• RAM: 8GB of “high performance” (but none of that “EXTREME” nonsense, or RAM with coolers twice the size of the chips) memory.
  • SATA large capacity storage drives: As of this writing 4TB drives can be had for $150. Consider splurging for 2 spares and doing RAID6
  • SSD medium capacity drive for operating system. Not a hard requirement, but it can boost performance of the entire system and simplify settin up and maintaining the storage array.

Our build

Here’s a (relatively out of date) list of parts for our build:

  • Case: Fractal Design’s Define Mini This case wound up being larger than I expected, but not more than I needed. It has a little room to grow, and is exceptionally quiet, even with 5 spinning drives at work. Another unexpected delight was the cable tray built into the side of the case “under” the motherboard. The panel on that side also comes off, and a number of holes around the motherboard tray allow cables to be run in a separate (and hidden) space.
  • CPU: Since I don’t do any video capture or plan to do any modern gaming on a living room television I went with a relatively new “integrated GPU” CPU. Specifically Intel’s i3-3225 Ivy Bridge CPU (with integrated Intel HD4000 GPU) . This CPU/GPU combo has been able to play every high def video I’ve thrown at it, even under the load of other encoding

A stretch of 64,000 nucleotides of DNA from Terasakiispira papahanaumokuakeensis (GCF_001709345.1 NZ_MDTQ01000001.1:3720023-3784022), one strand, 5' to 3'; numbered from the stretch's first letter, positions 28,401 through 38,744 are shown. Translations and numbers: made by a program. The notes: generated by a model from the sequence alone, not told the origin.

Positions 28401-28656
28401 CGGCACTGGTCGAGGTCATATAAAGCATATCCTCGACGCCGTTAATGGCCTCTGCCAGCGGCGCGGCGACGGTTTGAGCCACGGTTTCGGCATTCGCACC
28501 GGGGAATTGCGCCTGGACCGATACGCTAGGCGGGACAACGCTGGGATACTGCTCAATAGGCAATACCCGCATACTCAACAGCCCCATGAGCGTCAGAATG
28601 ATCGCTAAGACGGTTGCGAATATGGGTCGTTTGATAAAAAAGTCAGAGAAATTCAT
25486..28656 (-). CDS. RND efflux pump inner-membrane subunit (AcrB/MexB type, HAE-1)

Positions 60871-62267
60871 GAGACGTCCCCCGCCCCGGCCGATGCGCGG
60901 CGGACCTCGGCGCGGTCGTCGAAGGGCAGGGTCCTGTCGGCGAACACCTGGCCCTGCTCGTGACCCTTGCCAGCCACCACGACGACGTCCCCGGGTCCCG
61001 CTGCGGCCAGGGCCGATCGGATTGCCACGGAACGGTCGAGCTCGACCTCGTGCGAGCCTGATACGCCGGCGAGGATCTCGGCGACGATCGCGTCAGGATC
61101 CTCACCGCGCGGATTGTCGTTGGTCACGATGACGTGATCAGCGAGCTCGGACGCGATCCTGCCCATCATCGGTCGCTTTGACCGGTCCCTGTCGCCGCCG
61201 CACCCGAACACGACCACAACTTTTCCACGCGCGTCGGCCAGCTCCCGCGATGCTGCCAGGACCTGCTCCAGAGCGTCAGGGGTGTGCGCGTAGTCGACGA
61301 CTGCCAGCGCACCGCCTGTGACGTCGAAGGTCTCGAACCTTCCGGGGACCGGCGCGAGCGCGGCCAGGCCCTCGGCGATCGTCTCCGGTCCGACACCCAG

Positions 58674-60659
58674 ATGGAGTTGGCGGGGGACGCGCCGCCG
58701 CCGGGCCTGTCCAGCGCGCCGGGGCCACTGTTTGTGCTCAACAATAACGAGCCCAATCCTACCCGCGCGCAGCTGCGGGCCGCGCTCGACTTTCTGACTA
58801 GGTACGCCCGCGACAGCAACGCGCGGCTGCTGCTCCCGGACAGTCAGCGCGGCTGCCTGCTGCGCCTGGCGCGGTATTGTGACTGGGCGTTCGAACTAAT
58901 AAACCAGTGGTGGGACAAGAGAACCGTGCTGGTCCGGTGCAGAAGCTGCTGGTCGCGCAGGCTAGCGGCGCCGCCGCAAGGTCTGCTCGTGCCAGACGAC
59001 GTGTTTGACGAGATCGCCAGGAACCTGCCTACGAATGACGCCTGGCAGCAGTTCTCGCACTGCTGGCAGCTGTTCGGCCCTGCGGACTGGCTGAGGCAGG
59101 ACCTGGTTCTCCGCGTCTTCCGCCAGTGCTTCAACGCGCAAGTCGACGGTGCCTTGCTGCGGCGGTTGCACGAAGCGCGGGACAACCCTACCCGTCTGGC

• Motherboard: This was a bit of a tossup, since most of my favorite manufacturers have either changed ownership, names, or both over the past ~8 years since I’ve built a home PC (assisting IT has its material perks). I wound up selecting the AsRock H77M for it’s featureset, 6 SATA ports, RAID support, and other amenities.
  • RAM: I went with 2x4GB of G.Skill Ripjaws series RAM. It won on price and not being wildly tacky.
  • Storage drives: Amazon happened to run a deal on 3TB Seagate Barracuda’s which really started this whole build. I have monitoring enabled on the drives and the array, but no problems so far.
  • Boot drive: I went with a Kingston V300 since it was on sale on NewEgg at the time. This drive doesn’t have to be reliable, and can be backed up onto the storage array.


The actual build process was relatively straight forward, other than a number of rewirings in order to fully take advantage of the cable tray. If you’re new to PC building Tom’s Hardware has a pretty good guide for actually putting components together. As usual the only advice is: be wary of electrostatic shock, and DON’T FORGET THE THERMAL GREASE!


Check out that cable job!


One aspect of building an HTPC that can be overwhelming is the sheer number of choices for software. Rather than view it as overwhelming, consider it for it’s freedom of choice. Once you find an established solution that works for you, make that your default, and never stop experimenting!

  • OS: Entirely up to the comfort of the users. I would of course recommend Linux, however some especially draconian DRM schemes have yet to be implemented on Linux, meaning Netflix, Amazon Prime Video, and some other popular services are not available¹. Again the biggest influencing factor here should be user comfort.